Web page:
Friday, May 2, 2008

Check your antilock brakes before a trooper does

Originally Posted on Fri, May 02 2008 @ 2:32 PM [EST]



I found this on the J J Keller web site and thought it was some good information.



Check your antilock brakes before a trooper does

Antilock brake systems (ABS) began appearing on commercial vehicles more than a decade ago. When working properly, ABS is designed to prevent skidding and wheel lockup and help drivers maintain control during emergency and low-traction stops. This in turn helps prevent jackknifing and loss of vehicle stability.

But according to a recent analysis of 1,000 vehicle inspections by the U.S. Department of Transportation (DOT), one of every six power units and one of every three trailers is operating with defective ABS.

Those alarming statistics are one reason enforcement personnel are now paying more attention to ABS during inspections, and one reason you should make sure this important safety feature is operational on all your commercial motor vehicles.

The indicator
Because ABS only activates under specific operating conditions, drivers would have difficulty knowing whether they are functional if it weren’t for the malfunction lamps. Located on the instrument panel of trucks and buses and the left exterior of trailers, the amber ABS malfunction indicator lamp burns steadily if there is a problem with the system.

The ABS conducts a self-test — and the lamps turn on momentarily — whenever power is initially applied. A vehicle defect and possible violation exists if an ABS malfunction lamp fails to turn on at all, or turns on and stays on. State and federal
inspectors are beginning to pay more attention to these self-tests, and motor carriers and drivers should do the same, repairing any systems that indicate a defect.

Which vehicles?
Not all commercial motor vehicles on the road today are equipped with ABS. Refer to the following table to determine which vehicles need ABS and indicator lamps under the requirements of 49 CFR §393.55:

Vehicle Type: Truck or bus
Brake Type: Hydraulic
Manufacture date: Before March 1, 1999 ABS Required? No
Manufacture date: On or after March 1, 1999 ABS Required? Yes

Vehicle Type: Truck tractor
Brake Type: Air
Manufacture date: Before March 1, 1997 ABS Required? No
Manufacture date: On or after March 1, 1997 ABS Required? Yes

Vehicle Type: Single-unit truck or bus; trailers and converter dollies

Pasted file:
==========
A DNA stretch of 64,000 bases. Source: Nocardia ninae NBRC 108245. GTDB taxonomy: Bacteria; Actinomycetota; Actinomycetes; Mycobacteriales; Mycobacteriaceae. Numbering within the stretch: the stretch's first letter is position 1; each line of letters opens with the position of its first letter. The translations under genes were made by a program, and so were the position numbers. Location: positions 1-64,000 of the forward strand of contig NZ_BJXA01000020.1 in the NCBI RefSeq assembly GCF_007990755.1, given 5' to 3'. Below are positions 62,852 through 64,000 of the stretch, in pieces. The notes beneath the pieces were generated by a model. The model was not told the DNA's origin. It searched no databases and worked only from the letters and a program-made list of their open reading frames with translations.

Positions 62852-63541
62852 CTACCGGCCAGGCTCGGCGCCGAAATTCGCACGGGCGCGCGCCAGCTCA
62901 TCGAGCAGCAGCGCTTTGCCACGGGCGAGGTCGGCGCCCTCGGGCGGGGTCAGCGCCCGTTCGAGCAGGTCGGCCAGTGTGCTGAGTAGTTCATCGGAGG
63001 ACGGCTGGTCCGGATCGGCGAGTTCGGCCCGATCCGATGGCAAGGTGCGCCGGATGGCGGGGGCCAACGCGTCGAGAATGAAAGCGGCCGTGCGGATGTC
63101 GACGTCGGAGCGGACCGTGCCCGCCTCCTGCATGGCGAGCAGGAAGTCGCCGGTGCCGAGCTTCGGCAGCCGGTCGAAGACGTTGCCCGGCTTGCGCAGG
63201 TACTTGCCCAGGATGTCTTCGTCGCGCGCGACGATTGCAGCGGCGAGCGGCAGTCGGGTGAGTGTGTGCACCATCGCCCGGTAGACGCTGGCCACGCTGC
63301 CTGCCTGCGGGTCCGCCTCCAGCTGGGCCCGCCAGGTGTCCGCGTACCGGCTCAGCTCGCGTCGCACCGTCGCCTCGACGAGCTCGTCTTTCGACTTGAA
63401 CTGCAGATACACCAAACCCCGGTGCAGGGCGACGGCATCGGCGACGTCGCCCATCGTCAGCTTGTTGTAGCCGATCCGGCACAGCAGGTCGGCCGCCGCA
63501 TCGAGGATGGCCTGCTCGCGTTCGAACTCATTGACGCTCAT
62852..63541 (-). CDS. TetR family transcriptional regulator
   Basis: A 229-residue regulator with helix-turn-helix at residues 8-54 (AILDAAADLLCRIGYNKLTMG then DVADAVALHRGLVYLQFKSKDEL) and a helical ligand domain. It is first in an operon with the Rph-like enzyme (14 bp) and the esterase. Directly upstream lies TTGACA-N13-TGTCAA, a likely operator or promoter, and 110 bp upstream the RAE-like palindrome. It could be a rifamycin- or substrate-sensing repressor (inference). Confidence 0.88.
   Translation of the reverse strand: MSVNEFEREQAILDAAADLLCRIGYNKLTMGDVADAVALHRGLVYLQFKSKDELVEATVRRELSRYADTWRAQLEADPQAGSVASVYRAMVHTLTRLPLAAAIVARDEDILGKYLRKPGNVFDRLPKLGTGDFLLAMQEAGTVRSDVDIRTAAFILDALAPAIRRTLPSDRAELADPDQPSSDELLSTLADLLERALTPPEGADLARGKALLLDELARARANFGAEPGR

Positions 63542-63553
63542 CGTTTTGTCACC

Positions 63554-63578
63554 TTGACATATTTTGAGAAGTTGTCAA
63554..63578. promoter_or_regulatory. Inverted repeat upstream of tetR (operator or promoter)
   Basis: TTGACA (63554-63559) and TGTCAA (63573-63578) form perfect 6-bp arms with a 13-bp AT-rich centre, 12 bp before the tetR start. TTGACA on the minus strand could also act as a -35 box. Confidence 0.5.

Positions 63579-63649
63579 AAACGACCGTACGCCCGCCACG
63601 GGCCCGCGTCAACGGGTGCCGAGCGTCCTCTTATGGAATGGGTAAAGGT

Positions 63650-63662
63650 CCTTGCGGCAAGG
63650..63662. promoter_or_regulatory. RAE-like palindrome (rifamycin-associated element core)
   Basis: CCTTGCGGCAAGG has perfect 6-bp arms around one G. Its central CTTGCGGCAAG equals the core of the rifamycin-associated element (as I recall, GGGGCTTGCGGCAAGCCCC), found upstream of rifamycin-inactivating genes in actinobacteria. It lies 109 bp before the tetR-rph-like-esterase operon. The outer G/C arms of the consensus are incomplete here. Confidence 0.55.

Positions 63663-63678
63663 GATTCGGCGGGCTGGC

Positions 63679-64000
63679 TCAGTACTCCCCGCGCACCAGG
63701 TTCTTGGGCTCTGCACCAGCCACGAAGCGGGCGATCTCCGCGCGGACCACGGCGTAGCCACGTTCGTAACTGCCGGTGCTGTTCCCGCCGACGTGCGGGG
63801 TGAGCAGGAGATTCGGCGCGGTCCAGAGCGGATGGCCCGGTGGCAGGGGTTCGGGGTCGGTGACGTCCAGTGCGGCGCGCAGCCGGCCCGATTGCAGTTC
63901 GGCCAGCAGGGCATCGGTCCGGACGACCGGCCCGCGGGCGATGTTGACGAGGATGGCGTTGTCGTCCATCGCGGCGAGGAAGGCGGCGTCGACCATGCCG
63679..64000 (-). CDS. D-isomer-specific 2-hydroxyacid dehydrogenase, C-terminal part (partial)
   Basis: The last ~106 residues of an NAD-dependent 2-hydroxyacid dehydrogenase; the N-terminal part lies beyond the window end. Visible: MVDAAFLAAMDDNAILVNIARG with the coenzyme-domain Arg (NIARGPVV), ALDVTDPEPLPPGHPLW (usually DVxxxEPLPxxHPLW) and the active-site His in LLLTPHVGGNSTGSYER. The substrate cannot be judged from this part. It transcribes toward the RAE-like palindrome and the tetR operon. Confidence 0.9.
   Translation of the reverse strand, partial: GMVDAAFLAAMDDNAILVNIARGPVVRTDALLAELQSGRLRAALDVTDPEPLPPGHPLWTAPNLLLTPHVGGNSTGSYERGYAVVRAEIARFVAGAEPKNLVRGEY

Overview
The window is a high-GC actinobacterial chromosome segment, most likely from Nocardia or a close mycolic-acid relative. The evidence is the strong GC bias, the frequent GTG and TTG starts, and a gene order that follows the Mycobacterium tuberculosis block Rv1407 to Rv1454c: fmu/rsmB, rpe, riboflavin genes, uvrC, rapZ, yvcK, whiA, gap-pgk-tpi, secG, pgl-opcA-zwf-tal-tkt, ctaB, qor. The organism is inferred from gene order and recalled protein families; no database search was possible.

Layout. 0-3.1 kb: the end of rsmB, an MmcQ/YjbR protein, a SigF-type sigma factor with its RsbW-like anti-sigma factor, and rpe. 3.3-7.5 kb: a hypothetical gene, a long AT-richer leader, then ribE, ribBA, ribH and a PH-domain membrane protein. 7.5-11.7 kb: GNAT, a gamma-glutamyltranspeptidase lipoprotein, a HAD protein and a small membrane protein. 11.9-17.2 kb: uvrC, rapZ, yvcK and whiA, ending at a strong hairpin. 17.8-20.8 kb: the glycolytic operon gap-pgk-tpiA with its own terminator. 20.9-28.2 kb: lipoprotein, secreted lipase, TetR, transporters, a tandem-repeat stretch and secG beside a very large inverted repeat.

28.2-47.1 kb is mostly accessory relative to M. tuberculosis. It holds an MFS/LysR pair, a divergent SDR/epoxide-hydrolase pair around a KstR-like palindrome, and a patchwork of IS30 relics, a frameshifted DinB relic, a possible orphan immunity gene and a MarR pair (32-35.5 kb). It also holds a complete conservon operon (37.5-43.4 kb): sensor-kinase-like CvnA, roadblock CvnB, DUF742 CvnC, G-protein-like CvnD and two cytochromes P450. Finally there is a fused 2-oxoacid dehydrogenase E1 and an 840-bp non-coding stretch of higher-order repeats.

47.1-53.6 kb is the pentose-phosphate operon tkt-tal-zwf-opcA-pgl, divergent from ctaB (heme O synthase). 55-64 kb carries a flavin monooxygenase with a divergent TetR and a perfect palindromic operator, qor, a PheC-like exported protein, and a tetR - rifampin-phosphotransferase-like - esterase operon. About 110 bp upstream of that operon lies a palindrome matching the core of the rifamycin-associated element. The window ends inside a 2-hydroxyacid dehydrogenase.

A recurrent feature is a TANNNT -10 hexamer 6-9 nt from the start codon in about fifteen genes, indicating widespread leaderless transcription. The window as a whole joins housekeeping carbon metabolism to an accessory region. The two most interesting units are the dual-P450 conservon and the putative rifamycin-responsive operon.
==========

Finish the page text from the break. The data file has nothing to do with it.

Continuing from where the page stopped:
Brake Type: Air
Manufacture date: Before March 1, 1998 ABS Required? No
Manufacture date: On or after March 1, 1998 ABS Required? Yes

Vehicle Type: Trailers and converter dollies
Brake Type: Air
Manufacture date: On or after March 1, 1998 ABS Required? Yes, and must
have exterior ABS indicator lamp.

Vehicle Type: Trailers and converter dollies
Brake Type: Air
Manufacture date: On or after March 1, 2001 ABS Required? Yes, and must be capable of transmitting ABS signal to towing vehicle.*

Vehicle Type: Towing vehicles
Brake Type: Air
Manufacture date: On or after March 1, 2001 ABS Required? Yes, and must
have ABS indicator on instrument panel for towed vehicle.*

*Note that on a towing vehicle manufactured on or after March 1, 2001, connected to a trailer manufactured on or after March 1, 2001, the ABS indicators (on the instrument panel) for both the towing vehicle and the towed vehicle should illuminate during the self-test. The lamp will not illuminate if a towed vehicle is not attached, or if the towed vehicle is older than March 1, 2001.

Older vehicles may have a variety of ABS types, or none at all, that operate in a variety of ways.

Check your antilock braking systems today and every day, before an inspector does it for you!

Comments

An ABS light on is no big deal..I really don't care if it is on or not..I just care about if the brakes are adjusted properly..I could take a tractor brand spanking new and find something wrong with it if I wanted too..There is always something wrong with a truck..Do you want to sit?..Is the other question..As long as I feel safe driving the vehicle I don't care what a dummy light says..VM-out!
Comment By: VM on Sat, May 03 2008 @ 7:11 AM [EST]

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